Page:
Proper attic ventilation is necessary to help prevent moisture problems and heat build-up, as well as helping to reduce heating and cooling costs. The benefits of proper ventilation can include a cooler attic in the summer, a dryer attic in the winter and assistance with air movement year round.
In the summer it is inevitable that heat will build up in the attic during the day, and cool off at night if the attic is properly ventilated. If the attic is unventilated or ventilated incorrectly, the heat will continue to build-up over a period of days and increase the attic temperature. On a 90-degree day, an unventilated attic can heat up to more than 170 degrees. Heat radiating from the sheathing down to the attic floor can raise its temperature to as much as 140 degrees. Without adequate ventilation, today’s heavier insulation will absorb and hold more heat built-up during the day and make the attic less likely to cool at night. This overheated ceiling insulation conducts heat through the ceiling down to the living space of the home, which may cause the air conditioning system to operate for longer periods of time to reduce the heat.
Contrary to popular belief, a poorly ventilated attic can cause more problems in the winter than in the heat of summer. During the winter, air inside the home is warmer and carries more water vapor than the colder, dryer outside air. Cooking, laundry, showers and humidifiers all add moisture to the air inside the home. Physics causes this warmer, wetter air to move to the ceiling and possibly into the attic if the insulation is inadequate and the attic space itself is improperly ventilated. Once in the attic, the moisture will rise to the bottom of the actual roof sheathing, trusses and rafters and then freeze when it hits that cold surface. At this point, if you were to peek into the attic, you would likely see ice stalactites hanging from the ceiling. When the weather improves slightly, and the sun beats down on the roof material causing the temperature to rise, the ice melts and drips back down onto the floor of the attic causing water spots on the ceiling of the living space. If you see water spots on the ceiling in in winter, and have no leaking with rains, more than likely you have a condensation issue, not a roof leak.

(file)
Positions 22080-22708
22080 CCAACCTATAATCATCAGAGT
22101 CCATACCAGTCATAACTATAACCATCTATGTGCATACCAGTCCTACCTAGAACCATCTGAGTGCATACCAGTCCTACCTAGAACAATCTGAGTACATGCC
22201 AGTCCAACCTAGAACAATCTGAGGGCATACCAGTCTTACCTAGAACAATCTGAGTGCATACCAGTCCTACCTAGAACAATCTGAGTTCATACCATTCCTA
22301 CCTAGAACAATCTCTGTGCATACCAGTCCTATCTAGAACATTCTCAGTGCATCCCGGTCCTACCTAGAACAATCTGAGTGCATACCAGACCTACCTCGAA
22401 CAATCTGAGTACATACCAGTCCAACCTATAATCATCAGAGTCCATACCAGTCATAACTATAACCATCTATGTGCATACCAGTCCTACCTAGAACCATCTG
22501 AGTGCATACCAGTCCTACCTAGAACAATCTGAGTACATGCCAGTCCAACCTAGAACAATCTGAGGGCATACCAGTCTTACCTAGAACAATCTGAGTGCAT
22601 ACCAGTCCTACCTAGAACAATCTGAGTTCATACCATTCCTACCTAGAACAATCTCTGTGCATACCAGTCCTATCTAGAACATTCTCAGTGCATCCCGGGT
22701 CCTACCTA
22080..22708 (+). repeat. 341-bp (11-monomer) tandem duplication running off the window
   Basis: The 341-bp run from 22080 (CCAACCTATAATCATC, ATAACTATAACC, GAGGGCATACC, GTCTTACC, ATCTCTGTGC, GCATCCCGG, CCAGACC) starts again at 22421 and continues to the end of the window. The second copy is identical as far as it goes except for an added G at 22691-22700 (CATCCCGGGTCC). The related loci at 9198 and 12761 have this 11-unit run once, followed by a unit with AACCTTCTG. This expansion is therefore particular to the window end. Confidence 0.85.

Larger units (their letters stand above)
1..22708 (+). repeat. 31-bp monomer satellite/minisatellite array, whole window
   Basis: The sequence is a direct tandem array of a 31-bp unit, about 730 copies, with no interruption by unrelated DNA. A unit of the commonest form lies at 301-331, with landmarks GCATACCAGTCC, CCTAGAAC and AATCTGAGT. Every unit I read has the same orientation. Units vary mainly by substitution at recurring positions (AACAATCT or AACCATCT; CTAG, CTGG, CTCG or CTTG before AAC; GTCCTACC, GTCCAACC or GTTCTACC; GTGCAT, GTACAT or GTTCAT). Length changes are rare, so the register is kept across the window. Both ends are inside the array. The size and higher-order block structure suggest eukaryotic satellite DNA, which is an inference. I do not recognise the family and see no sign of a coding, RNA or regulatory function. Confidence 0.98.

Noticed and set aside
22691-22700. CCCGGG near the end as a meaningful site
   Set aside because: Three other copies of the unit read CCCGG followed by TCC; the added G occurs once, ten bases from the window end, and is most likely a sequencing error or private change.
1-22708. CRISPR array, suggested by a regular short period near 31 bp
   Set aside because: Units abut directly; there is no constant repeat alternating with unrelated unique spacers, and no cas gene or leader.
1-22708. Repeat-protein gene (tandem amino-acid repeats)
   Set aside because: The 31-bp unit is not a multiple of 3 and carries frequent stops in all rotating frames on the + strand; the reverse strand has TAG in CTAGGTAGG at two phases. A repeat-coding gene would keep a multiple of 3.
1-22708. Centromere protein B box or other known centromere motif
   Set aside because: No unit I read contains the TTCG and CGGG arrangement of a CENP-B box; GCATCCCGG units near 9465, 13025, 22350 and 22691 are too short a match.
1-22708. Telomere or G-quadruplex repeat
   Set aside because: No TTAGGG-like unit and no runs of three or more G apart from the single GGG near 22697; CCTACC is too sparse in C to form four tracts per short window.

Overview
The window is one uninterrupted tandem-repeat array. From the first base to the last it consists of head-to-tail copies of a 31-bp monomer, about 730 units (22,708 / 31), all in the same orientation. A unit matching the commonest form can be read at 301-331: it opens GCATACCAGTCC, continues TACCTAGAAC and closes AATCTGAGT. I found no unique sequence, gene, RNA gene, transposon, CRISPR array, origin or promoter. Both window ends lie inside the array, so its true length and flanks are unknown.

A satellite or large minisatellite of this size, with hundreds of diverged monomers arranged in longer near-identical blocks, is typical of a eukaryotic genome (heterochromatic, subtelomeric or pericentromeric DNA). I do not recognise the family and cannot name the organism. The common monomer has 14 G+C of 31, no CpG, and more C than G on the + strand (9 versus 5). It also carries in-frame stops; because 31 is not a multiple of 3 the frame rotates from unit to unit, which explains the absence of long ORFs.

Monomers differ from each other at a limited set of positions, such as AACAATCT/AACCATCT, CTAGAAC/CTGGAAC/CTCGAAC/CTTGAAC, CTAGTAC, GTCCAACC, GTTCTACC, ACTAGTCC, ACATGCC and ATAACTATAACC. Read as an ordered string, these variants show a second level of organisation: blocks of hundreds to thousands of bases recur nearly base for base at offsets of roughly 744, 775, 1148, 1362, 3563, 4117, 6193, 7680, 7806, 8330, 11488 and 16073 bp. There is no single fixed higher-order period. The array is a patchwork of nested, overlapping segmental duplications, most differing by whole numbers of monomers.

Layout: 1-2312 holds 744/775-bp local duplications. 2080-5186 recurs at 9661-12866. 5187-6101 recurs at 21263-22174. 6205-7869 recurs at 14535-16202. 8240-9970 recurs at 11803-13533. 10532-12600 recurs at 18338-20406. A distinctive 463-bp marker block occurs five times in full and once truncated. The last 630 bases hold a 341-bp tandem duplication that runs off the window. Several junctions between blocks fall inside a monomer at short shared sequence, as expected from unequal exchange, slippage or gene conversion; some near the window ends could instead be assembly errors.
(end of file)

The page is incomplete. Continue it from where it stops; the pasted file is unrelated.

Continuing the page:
In some parts of the United States such as the Greater Chicago area, snow melting on a roof surface can cause an ice dam. The way this usually occurs is that the temperature warms up slightly causing the snow pack on the roof to melt. Gravity pulls the melting snow from a warmer area of the roof near the ridge down to the overhang which is cooler refreeze it into ice. If this happens once, it is usually not a big problem, but the freeze/thaw cycle over a couple of weeks can cause this melting snow to eventually back up under the shingles to cause major damage. The results can be soaked insulation, stained sheet rock or peeling paint. In some cases, the build up of the ice weight can cause structural damage.
For more information on ventilation visit the Air Vent, Inc. website.